Beth came up to my place last month to work on some post processing of a wedding she had shot. It happened to snow the day before and so we decided to get our photowalk in before all of the snow melted in the town of Nederland. We walked under overcast skies and temperatures hovering near freezing. When we got to the town center, Beth turned and asked what the rules of photowalk are. We both laughed and said, “The first rule of photowalk is, you do not talk about photowalk. The second rule of photowalk is, YOU DO NOT TALK ABOUT PHOTOWALK…” Okay, but seriously, the rules are: the photogs take turns choosing five locations at which to stop and shoot about five frames each. Easy peasy, right?
beth location #1: shot 3
jen location #1: shot 5
It isn’t a competition, it’s a challenge – for yourself. I walk through life in camera mode. I scan my surroundings always looking for a shot. Admittedly, I don’t look for all shots, I look for what I love most and that is nature. Nature appeals to me immediately as a potentially beautiful photograph. It’s a little more of a struggle for me when man-made objects enter the frame and so these photowalks (all three taking place in surroundings altered by man) help me to retool my “eye”.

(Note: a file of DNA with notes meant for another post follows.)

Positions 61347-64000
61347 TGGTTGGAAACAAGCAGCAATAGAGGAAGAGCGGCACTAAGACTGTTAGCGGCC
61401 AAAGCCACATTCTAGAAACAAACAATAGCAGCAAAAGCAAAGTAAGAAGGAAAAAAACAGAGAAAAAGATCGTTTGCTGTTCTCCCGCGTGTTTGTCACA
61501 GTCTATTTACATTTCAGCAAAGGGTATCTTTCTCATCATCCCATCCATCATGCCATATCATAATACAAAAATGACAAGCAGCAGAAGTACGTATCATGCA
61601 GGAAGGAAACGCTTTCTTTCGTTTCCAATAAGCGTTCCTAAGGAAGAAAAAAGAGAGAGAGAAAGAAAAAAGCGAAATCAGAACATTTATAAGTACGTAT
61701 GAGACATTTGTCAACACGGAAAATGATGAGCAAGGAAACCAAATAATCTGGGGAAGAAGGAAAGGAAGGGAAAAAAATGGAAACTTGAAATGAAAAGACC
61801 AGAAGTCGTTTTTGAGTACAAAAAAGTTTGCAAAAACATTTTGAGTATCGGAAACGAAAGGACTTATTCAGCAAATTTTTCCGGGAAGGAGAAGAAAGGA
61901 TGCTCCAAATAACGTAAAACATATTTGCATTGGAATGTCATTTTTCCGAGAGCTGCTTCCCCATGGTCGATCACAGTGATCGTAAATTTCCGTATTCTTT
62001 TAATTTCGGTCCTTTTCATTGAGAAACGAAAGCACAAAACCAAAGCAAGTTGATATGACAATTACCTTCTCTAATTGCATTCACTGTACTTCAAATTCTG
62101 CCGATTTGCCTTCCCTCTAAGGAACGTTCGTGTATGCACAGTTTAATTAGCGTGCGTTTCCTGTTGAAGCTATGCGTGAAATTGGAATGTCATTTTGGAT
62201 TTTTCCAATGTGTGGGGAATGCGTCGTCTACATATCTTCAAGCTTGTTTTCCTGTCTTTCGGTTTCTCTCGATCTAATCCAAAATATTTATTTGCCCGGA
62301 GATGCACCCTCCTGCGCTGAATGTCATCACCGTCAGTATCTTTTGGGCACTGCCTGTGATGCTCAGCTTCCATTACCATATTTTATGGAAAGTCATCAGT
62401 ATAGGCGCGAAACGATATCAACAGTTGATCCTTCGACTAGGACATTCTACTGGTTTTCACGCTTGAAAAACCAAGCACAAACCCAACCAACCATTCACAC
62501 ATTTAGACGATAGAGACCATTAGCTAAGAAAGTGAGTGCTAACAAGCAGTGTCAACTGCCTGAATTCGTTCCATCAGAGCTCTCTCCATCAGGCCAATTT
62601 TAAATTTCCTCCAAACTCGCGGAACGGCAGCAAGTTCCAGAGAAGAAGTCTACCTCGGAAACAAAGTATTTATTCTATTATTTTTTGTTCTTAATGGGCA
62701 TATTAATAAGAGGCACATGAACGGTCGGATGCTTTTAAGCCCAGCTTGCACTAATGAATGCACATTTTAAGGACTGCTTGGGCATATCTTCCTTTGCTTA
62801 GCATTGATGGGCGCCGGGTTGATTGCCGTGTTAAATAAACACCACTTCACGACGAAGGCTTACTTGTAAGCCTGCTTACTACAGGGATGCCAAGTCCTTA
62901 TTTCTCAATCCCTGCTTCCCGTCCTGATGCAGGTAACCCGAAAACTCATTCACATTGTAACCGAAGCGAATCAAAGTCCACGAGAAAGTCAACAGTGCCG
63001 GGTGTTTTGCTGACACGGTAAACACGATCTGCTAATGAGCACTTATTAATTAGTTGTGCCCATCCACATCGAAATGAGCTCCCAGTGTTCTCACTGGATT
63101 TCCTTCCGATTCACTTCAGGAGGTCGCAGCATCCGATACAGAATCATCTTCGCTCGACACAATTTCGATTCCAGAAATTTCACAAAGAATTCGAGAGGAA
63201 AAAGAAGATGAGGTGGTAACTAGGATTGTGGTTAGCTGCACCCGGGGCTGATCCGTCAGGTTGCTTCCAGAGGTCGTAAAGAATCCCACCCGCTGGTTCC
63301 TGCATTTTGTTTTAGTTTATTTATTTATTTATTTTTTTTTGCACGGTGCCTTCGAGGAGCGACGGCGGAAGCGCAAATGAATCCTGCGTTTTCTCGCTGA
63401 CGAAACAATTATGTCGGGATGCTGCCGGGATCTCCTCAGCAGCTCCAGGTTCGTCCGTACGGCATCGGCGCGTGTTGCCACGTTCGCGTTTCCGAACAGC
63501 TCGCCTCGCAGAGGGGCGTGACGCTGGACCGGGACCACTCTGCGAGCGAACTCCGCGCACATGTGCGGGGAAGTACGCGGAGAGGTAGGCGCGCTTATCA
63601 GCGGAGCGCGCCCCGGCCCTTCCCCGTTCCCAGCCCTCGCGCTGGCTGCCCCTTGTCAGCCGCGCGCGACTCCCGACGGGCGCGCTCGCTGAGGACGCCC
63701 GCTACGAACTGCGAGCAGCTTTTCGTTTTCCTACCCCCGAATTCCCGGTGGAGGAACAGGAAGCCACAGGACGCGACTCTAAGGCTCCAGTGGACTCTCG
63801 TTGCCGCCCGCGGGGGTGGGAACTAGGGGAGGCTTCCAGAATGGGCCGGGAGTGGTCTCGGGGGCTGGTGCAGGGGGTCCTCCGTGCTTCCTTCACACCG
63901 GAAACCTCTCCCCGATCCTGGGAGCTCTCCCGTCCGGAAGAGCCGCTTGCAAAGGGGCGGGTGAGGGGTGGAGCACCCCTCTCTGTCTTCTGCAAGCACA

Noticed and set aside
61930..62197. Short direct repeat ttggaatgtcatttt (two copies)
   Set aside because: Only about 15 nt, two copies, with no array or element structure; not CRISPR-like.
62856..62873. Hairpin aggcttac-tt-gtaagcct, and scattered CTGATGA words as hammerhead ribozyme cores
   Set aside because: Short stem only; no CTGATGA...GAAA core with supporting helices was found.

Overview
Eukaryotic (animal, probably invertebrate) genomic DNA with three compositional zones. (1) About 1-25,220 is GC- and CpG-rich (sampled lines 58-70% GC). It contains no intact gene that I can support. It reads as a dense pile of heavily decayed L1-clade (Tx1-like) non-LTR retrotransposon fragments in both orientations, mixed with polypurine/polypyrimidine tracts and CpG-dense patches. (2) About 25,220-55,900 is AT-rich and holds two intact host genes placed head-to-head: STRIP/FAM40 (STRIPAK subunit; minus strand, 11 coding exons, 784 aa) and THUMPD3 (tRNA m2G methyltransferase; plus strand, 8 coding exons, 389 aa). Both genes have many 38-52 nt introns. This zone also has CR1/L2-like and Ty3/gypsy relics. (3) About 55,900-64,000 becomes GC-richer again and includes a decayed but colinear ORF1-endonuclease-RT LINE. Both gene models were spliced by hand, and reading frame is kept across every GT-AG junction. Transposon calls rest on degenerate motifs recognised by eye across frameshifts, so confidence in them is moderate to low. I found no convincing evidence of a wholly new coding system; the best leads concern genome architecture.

beth location #2: shot 4
jen location #2: shot 1
Because of the weather, there weren’t many people out and about that afternoon. The majority of people I know always seem to prefer bright and sunny shooting conditions. I actually like overcast and low light conditions. Even with cloudy skies, the snow provides plenty of contrast. When the world turns tan and brown after all of the fall color has disappeared, a little snowfall can do a lot to enhance those hues and add interest to otherwise ordinary scenes.
beth location #3: shot 4
jen location #3: shot 5
A nice young woman approached us at location #3 and said there was a pleasant little community garden down by the creek that we might want to check out. What I like about the photowalks, in addition to the whole photography aspect, is that I actually take the time to walk around a place that I have passed by dozens of times and look at it with a fresh perspective – really look at it.
beth location #4: shot 5
jen location #4: shot 1
Beth’s photoset says to me that she has a preference for the tight shot and likes details, especially in textures and shapes. Based on both the photowalk and our fall shoot together, I think Beth tends to absorb her surroundings and let them speak to her. My style is to actively seek out what catches my attention and if it’s not there, I move on. That’s not necessarily good or bad, it’s just the way we operate. I usually finished my set before Beth and so in waiting for her, wound up spending more time looking at the surroundings. Sometimes it wouldn’t reveal anything more and sometimes it would.
beth location #5: shot 1
jen location #5: shot 2
Thank you, Beth for driving the canyon on a snowy day and shooting in Ned with me. It was great fun, as it always is! You can find Beth’s full photo set on Flickr and you can view my photo set on my photo blog.